Calling Bharat Biotech as a company that understands vaccines having produced 16 vaccines and spread across 123 countries, Dr Krishna Ella responded to a wide range of questions from the media.
The problems in carrying out vaccination on this massive scale are apparent, but not intractable.
At 5 pm on Monday, Bharat Biotech’s founder and chairman Dr Krishna Ella called for a virtual press conference in an apparent attempt to allay concerns about the manner in which the emergency use authorisation was granted to the company.
Calling Bharat Biotech as a company that understands vaccines having produced 16 vaccines and spread across 123 countries, he responded to a wide range of questions from the media. Of these, one was to seek his response to the tweet by Congress MP Shashi Tharoor questioning the manner in which the approval was granted with an apparent “unseemly haste.” Arguing that it was wrong to say the company got a premature approval, he said, “we are eligible and it is not a premature approval.” Quoting the CDSCO (Central Drugs Standard Control Organisation) guidelines and the gazette notification of 2019, he said, “I am eligible after phase II based on five parameters.” The 2019 rules are for emergency situations wherein authorisations could be given to molecules on the basis of phase II data, he said.
But then, to Financial Express Online question on the whether it was right to think that the approval was granted based on phase II data alone, he said, “the approval is not based on phase II data alone . It is based on our extremely good and proven technology platform. Second, it is based on extremely good efficacy data on animals – non human primates (monkeys) and hamsters, third it is based on good data from phase I then on good immunogenicity data (the amount of antibodies the vaccine can produce within the body) from phase II trials. And then, apart from these, based on extremely good neutralization (ability of the antibodies produced by the vaccine in the body to contain the virus) and T-cell response (also the key players in the immune response to a viral infection) in both human and animals. All these parameters mattered and it was based on all these and not just on the phase 2 clinical trials data, he said.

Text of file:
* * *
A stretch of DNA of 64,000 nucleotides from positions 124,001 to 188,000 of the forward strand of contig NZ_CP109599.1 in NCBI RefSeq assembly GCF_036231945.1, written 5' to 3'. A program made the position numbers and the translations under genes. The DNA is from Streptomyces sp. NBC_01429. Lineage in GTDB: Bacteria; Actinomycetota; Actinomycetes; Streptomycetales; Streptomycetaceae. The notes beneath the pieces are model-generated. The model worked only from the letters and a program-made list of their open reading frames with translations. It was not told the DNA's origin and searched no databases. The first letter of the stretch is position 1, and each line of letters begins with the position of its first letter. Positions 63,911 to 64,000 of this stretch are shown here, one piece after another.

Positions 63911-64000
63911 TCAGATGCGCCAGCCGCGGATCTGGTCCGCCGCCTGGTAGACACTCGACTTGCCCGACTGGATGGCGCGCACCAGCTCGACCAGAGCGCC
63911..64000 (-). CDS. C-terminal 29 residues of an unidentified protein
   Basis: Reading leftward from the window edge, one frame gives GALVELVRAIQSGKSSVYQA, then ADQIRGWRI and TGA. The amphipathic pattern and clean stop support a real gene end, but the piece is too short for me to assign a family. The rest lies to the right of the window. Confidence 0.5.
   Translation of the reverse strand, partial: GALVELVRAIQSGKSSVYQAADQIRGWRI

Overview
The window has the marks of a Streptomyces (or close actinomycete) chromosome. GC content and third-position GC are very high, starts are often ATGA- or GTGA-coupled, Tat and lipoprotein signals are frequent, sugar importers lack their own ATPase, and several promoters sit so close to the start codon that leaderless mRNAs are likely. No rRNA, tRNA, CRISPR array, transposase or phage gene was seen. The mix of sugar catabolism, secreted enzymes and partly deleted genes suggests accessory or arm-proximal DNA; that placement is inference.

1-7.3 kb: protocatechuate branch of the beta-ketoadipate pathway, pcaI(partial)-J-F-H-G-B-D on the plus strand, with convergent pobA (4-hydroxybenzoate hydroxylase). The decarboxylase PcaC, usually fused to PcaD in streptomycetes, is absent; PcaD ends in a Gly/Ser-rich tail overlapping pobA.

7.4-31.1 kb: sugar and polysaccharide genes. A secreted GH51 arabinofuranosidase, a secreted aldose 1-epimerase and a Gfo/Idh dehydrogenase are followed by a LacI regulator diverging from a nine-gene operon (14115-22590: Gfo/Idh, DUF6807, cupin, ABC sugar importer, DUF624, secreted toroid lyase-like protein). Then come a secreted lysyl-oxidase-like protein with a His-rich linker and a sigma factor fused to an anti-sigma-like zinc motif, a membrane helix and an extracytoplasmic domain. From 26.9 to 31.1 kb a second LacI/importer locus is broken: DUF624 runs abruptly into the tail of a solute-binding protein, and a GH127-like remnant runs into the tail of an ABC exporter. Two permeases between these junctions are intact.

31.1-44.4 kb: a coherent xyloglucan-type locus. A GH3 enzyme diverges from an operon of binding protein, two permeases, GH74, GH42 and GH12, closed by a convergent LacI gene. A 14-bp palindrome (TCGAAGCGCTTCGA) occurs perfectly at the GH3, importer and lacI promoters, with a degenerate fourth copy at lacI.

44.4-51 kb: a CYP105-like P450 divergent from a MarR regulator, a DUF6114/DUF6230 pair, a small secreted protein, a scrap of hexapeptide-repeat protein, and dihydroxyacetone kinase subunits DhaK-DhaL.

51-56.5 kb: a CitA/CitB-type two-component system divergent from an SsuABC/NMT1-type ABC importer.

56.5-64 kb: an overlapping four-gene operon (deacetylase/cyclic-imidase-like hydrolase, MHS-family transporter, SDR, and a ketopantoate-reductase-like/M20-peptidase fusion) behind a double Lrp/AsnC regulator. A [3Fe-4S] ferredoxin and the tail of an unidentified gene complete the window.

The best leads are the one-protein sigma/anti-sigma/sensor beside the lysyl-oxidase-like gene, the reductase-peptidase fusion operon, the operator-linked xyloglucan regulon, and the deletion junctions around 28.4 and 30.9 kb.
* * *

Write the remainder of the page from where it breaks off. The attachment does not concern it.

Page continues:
To other question on the amount of stock of vaccines already made and ready, he said, the company has a stockpile of 20 million doses and has plans to ramp up production to 700 million doses from four plants so supply should not be a problem. On whether the government had placed an order for the vaccine doses and if so, how many, he just confined himself to saying “the government is talking to us.”
He also denied as wrong any assumption that the vaccine was being considered as a back up vaccine. To him, this was one more vaccine that was given an emergency use authorisation and that there was no such thing as a back up vaccine.
On the crucial question of what percentage protection the Bharat Biotech vaccine provides and the plans for this in the phase III studies (Pfizer for instance, says its vaccine provides 95 per cent protection to those vaccinated) and when the phase 3 trials will be concluded, Dr Ella said, “in the next two to three days, the first dose injections to the volunteers will be completed.” However, the second dosing of the vaccine had also started, he said. “To almost 6,000 people the second dose has also been administered and this process will be completed in the first week of February. After this, the efficacy (or the protection) of the vaccine will be monitored. As of now, we do not know the efficacy percentage,” he said. However, as per norms, he pointed out, regulators require protection of not less than 50 per cent (that is 50 per cent of the people not getting infected when exposed to the virus after vaccination).” But then, was quick to add: “Please do not quote that I am talking of 50 per cent efficacy but we are confident of much higher levels.”